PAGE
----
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Nicole Teng, the bubbly Taiwanese designer behind homeware brand Brut Cake, has been bouncing around Shanghai for years in search of a permanent home for her quirky ceramics and reclaimed wooden furniture. There’s been a gorgeous but short-lived Jingan Villas space, Plum Studio (itself a spin-off from Teng’s first joint venture, art space Plum Gallery, which shut down), and Showroom, a concept store hidden in a crumbling French Concession villa.
However, after settling on Anfu Lu, here’s a similar workshop feel to her previous ventures, with white-painted walls, dark-stained wooden floorboards, and goods strewn, stacked and stuffed in and on every available surface, nook and cranny. Everything, from the trio of outsized crocheted lampshades (4,000RMB) dangling from the ceiling to the plates hanging on the walls, is handmade by Teng and her tiny team of three: a husband and wife tailors and a local upholsterer.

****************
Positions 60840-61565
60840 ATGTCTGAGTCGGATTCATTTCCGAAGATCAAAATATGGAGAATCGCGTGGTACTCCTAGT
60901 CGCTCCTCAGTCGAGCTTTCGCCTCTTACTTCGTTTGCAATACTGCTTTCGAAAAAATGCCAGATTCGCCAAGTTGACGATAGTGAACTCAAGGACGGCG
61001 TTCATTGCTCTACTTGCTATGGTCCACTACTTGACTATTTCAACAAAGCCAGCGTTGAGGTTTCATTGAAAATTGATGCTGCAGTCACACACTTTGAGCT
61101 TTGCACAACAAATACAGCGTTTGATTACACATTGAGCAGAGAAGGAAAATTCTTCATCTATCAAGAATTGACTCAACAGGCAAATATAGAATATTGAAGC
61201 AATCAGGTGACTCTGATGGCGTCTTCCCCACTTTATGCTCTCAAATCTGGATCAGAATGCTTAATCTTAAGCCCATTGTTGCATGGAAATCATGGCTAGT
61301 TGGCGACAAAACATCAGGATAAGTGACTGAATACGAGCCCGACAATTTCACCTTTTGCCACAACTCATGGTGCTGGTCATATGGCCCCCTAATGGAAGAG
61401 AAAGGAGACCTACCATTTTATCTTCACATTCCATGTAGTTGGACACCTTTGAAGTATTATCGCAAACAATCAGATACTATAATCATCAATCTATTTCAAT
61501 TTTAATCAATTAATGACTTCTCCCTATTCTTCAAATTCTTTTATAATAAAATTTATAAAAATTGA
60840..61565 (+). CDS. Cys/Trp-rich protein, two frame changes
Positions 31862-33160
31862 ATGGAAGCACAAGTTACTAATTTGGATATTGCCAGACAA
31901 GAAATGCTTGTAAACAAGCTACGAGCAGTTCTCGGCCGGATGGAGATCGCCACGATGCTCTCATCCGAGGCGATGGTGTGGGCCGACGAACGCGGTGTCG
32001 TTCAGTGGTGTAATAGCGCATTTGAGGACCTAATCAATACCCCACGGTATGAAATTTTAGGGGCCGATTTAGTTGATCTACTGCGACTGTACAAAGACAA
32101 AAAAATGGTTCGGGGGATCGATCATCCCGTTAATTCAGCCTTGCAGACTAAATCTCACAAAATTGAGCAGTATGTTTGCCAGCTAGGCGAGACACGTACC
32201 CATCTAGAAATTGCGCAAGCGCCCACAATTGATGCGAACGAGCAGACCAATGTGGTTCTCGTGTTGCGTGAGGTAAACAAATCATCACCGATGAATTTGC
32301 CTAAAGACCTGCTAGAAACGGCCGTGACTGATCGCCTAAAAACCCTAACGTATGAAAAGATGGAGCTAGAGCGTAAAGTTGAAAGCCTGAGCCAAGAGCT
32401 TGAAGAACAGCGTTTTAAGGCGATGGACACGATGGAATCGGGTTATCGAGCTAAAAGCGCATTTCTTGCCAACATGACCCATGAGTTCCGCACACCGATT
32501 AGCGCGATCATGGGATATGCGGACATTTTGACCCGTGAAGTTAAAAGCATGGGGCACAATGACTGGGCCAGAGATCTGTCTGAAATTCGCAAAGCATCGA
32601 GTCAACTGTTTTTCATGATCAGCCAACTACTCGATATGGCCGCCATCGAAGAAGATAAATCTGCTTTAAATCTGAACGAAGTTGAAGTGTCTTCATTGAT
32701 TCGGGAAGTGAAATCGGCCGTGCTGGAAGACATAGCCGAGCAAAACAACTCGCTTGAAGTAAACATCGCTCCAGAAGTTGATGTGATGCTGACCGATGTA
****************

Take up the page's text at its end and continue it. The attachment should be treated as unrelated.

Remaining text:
Rough-round-the-edges, quirky and characterful, designs hew closely to the raw and original aesthetic of the 1950s ‘Art Brut’ movement after which the brand is named. Entirely self-taught, Teng says her focus is on creating ‘useable artwork’ rather than product design. It’s a philosophy that’s felt most plainly in the gorgeous ceramics: mugs (180RMB), plant pots (from 200RMB), bowls and plates are hand-painted with tipsy whimsical faces and come in endearingly non-standard sizes; some are unglazed, adding to the rustic look and feel. New additions are the ceramic lamp-shades, mounted on wooden cubes and topped with bare light bulbs (600RMB/three-bulb lamp), or dangling from a reclaimed iron faucet (420RMB).
Also beautiful are the colourful cloth products, which incorporate locally sourced, antique cotton fabric that’s been spun, dyed and woven by hand into 12 distinctive checked and striped patterns popping with emerald greens, cobalt blues and deep reds. We like the flat caps (180RMB), but you could also deck out your entire kitchen and dining room with finger-puppet oven gloves, place mats and lined baskets.
The standout pieces are the recycled chairs and sofas, re-upholstered in the same vintage fabrics and made over to resemble distinct personages, such as a grumpy-looking retired general (6,000RMB), a wide-eyed child and a haughty queen (8,000RMB).
With an online shop in the works and plans to sell in her native Taiwan and Japan, the brand looks set to take off in a big way: now’s the time to grab a slice of local design history.